Charles Grant from the Centre for European Reform said last week that "the Germans have cooled on the idea of rewriting the treaties." Another observer on BBC Newsnight (not our guy of course) said as late as last Friday that "the German government isn't at all keen on EU treaty change in the short-term", which the studio discussion then picked up on.
It's is definitely the case that the appetite for EU treaty change across Europe is limited, and for that reason it'll be a challenge to achieve it. But as we've said repeatedly, it's absolutely 100% wrong to say that the Germans have gone off the idea of EU treaty change. As we stated in our briefing ahead of Cameron’s Europe speech in January:
“There are currently seven broad proposals floating around for more Eurozone integration – most of which need EU treaty changes to be fully completed...Germany, in particular, is nervous about ad hoc-arrangements lacking firm constitutional grounding.”Here is the full list:
Crucially, this also includes current proposal for a banking union, which from a German point, sit uncomfortably with the EU treaties. A few weeks ago we noted,
"Those who say that Germany has 'gone off the idea' of Treaty change - in light of David Cameron's speech where he mentioned EU treaty change as an avenue for reform - clearly haven't quite appreciated the nature of the proposals floating around."Well what do you know, as we reported in today’s press summary, at last week's crucial meeting of EU finance ministers, German Finance Minister Wolfgang Schäuble insisted that an EU Treaty revision is necessary to achieve a banking union, claiming that:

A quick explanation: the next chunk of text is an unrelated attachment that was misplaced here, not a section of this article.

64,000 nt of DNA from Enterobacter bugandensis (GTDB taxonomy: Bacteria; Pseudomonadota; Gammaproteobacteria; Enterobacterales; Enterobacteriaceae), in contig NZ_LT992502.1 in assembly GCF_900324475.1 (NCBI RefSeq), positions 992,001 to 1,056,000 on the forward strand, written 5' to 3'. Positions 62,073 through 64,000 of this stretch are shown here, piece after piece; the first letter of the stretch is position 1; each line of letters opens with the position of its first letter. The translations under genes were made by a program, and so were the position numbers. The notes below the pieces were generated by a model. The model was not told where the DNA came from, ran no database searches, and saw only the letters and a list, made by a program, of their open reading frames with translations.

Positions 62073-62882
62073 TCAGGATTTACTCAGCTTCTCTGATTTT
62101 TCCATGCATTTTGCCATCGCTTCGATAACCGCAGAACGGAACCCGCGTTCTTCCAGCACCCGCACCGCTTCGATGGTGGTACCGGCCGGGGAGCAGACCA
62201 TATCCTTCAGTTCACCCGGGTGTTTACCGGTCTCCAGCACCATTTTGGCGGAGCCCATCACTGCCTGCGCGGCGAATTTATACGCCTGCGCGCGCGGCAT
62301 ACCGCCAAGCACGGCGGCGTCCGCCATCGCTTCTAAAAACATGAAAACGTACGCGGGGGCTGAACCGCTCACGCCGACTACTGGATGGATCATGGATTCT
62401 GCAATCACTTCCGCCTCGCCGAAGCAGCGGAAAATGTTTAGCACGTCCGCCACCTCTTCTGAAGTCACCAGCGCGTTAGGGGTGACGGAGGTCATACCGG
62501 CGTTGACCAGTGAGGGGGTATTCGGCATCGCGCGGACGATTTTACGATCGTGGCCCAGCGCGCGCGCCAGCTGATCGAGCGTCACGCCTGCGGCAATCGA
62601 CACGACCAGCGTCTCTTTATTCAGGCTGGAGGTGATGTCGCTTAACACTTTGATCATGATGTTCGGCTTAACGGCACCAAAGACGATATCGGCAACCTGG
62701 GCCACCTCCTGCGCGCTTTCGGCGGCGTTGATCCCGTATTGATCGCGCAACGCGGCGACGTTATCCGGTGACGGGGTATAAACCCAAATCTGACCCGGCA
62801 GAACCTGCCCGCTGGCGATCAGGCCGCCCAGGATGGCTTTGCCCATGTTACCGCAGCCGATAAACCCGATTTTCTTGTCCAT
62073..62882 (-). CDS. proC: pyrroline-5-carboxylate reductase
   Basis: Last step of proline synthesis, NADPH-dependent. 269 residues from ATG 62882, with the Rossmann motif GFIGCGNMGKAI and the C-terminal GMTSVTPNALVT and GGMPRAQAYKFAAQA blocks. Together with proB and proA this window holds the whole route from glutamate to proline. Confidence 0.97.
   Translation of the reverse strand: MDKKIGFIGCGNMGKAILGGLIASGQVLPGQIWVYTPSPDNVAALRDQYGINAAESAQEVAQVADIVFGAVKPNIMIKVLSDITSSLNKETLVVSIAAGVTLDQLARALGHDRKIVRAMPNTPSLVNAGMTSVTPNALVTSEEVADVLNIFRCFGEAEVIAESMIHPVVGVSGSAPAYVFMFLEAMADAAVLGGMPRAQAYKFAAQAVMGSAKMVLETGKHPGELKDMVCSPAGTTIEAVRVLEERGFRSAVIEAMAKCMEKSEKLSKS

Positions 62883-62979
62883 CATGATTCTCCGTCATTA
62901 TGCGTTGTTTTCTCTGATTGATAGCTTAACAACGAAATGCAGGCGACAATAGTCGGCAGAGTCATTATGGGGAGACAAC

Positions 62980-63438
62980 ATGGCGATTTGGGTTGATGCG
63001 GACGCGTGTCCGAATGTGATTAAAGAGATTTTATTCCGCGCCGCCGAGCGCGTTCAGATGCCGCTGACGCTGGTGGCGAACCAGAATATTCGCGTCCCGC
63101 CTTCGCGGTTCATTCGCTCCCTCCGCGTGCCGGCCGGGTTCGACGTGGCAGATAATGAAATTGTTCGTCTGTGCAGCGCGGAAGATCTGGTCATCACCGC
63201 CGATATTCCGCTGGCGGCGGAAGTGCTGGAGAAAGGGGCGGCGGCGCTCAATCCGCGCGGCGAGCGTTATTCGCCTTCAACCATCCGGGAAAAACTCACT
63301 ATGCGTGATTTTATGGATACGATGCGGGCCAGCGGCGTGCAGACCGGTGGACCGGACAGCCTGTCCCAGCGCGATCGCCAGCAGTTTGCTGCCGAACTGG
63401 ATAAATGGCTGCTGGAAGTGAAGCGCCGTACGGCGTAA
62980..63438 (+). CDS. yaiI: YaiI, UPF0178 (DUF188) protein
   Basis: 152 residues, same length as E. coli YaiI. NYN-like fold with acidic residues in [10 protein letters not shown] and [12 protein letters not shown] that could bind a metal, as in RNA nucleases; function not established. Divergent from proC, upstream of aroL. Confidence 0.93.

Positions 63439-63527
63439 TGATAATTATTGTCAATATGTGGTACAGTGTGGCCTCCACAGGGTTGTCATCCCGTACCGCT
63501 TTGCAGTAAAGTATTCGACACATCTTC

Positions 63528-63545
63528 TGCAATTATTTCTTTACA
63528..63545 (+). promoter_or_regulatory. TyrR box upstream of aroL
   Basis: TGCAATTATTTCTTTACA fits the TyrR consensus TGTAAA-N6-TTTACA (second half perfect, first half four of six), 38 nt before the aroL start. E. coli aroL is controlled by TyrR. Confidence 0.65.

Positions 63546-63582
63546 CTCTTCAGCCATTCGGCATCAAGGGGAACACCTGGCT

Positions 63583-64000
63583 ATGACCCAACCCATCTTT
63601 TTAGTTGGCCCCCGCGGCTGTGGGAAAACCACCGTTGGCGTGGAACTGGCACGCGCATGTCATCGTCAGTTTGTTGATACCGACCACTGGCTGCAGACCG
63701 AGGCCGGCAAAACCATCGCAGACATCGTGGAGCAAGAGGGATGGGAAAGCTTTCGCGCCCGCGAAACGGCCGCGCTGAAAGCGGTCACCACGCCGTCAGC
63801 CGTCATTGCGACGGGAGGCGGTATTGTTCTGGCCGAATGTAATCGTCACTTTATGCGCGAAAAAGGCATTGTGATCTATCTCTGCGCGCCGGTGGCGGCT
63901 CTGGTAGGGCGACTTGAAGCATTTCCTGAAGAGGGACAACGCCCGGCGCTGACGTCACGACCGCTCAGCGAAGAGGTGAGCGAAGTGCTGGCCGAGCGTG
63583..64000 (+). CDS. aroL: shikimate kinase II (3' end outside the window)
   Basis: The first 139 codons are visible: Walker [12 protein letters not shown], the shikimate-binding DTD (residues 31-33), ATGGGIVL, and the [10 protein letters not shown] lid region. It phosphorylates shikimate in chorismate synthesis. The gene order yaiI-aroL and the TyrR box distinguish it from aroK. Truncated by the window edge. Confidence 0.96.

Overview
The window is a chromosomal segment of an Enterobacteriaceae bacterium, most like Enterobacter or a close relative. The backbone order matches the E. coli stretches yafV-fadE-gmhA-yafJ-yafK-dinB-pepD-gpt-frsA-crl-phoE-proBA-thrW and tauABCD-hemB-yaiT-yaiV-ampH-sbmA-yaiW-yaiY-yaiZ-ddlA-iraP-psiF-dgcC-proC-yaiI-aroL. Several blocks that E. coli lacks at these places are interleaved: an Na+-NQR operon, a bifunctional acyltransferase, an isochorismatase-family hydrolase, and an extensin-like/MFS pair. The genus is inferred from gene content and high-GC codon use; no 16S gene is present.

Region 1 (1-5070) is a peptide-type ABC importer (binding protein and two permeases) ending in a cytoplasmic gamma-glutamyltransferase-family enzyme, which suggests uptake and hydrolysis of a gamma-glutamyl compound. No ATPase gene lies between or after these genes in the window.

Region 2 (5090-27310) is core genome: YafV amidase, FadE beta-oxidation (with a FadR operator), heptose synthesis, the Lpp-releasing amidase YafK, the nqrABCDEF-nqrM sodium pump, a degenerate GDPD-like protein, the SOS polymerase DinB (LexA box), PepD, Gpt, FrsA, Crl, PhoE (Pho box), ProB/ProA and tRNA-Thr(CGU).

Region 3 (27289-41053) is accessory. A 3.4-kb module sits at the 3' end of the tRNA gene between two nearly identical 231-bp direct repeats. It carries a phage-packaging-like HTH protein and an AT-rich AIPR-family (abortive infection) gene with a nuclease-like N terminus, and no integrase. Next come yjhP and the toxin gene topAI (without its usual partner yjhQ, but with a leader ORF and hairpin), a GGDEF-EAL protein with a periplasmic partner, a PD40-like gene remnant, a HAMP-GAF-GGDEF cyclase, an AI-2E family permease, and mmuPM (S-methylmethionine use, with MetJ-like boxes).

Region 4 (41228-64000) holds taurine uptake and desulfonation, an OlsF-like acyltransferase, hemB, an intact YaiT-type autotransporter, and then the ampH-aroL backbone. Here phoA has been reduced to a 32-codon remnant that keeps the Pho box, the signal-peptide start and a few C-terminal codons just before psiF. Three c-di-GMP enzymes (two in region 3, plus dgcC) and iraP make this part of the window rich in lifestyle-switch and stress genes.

“We’ll only do this on a clear legal basis, because I don’t want risks in Karlsruhe.”Somehow this announcement still managed to surprise people. But wasn't it always obvious? Anyone who is at all familiar with German history will understand why they're so keen to separate monetary policy from bank supervision. If keeping the two tasks with the ECB, such separation can only take place if there's a rewriting of the EU treaties (so that the final say no longer rests with the ECB Governing Council). This also matters for non-eurozone countries as that guarantees them an equal say in the ECB supervision structure, and therefore makes them more likely to join (particularly Sweden and Denmark, which the Germans are keen on). Indeed, the Swedes - in a very brave moment - tried to push for just such a treaty change but dropped the idea. Further steps, such as a joint resolution fund, will also require treaty changes.
There are plenty of hurdles to fresh EU Treaty negotiations - some countries will want to avoid them like the plague - and even if the Germans can get them off the ground, the timing and scope (limited or full?), remains unclear. It is also still not fully clear whether the eurozone could circumvent the UK via an inter-governmental arrangement if the latter kicks up too much fuss.
But what's clear is that, in the land of ordnungspolitk, the idea of an EU treaty change is alive and well. So hör auf mit dem Blödsinn as the Germans would say.